In reality, Abe's trip was motivated by the growing fear in Tokyo of an escalating series of events leading to conflict that would embroil the region. As Abe also told the Iranian leader, "No one wants a military clash. I am concerned about the escalating tensions." (For reference on how such an escalation might look, I strongly recommend readers go back to the very important scenario painted by former Obama official Colin Kahl in "This is how easily the U.S. and Iran could blunder into war" (Washington Post, May 23, 2019) one that senior officials in the intelligence community found highly credible.

Events later that day proved him right. The Trump administration immediately pointed fingers at Iran. Pompeo took it a step further and portrayed this as a deliberate act aimed at 'insulting Japan.' There are some in Tokyo, notably the hardline right represented by the Sankei Shimbun, who have immediately embraced this narrative. But that does not seem to be the view of most Japanese policy makers, or the public, so far.

Japanese do not link the tanker attack directly to Abe's visit, a senior Japanese journalist with long experience reporting in both the Middle East and Washington, told me last night. For now, the public has no basis to make that judgment he said, and as to the attack, "we don't know who did this."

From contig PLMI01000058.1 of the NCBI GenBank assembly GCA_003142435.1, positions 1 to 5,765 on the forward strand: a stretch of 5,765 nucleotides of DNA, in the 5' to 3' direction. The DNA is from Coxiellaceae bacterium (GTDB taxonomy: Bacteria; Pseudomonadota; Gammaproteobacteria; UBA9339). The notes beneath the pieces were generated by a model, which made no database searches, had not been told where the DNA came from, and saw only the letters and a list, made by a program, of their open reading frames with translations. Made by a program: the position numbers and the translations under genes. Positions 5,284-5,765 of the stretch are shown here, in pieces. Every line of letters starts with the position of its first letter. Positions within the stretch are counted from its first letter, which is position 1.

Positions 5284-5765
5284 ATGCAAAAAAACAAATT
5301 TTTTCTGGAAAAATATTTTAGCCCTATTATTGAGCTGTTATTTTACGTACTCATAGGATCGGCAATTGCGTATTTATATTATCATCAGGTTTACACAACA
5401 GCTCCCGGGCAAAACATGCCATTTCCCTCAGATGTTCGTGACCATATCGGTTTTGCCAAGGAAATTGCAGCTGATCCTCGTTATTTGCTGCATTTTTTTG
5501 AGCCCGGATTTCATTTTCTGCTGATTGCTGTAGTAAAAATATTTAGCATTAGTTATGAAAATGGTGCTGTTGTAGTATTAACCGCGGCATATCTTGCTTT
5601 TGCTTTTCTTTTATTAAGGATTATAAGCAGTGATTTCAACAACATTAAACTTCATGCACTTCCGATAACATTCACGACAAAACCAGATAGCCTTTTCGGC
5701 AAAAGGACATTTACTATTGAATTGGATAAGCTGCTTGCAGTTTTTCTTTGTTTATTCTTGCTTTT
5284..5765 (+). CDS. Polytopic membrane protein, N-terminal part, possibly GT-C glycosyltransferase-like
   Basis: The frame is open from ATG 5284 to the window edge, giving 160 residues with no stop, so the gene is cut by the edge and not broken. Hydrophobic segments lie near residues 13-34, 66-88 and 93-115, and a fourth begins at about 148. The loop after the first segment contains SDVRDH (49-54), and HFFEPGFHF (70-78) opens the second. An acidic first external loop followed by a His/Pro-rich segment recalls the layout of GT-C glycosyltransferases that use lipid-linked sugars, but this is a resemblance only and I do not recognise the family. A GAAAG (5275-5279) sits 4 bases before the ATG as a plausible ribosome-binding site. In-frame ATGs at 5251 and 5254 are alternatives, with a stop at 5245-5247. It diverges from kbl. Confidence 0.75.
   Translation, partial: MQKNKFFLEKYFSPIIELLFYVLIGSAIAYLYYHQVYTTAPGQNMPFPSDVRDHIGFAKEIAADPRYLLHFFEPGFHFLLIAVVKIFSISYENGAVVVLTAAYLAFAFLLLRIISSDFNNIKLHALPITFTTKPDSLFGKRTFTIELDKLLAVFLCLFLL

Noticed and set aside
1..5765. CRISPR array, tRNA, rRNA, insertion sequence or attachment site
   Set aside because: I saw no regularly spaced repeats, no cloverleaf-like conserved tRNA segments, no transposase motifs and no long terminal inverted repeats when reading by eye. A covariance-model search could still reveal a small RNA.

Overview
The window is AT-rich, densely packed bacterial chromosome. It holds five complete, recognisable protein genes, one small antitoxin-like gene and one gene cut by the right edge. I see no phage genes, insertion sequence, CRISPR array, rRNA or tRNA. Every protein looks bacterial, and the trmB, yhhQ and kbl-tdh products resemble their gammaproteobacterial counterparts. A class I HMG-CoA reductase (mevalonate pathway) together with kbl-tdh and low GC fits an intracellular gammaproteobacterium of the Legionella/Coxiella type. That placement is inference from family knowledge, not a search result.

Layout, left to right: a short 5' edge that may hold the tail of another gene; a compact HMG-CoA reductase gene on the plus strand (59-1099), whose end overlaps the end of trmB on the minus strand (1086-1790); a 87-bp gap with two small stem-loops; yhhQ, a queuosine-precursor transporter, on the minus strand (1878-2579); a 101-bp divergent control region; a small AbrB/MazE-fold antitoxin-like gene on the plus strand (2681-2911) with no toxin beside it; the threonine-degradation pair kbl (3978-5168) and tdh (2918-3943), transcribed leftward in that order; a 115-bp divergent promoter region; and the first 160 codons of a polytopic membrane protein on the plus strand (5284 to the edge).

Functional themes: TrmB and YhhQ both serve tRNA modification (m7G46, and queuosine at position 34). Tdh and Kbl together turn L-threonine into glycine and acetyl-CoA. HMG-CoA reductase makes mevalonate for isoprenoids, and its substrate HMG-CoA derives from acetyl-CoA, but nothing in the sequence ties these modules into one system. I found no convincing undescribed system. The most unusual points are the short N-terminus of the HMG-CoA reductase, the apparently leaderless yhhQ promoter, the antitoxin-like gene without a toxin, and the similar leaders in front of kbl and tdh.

Questions about the credibility of the accounts offered by U.S. military and administration officials are voiced in the U.S. but also in Japan. The owner of the Japanese tanker held a press conference in Tokyo Friday and cited reports from the crew to say that rather than a mine being fixed to the hull by Iranian gunboats, as the U.S. Central Command claimed, some kind of projectile was fired, twice, at the vessel. He also rejected the idea that it was a torpedo, a rumor circulated in some accounts, though his version did not answer the key issue of who was responsible for these attacks (New York Times account of the Tokyo press conference).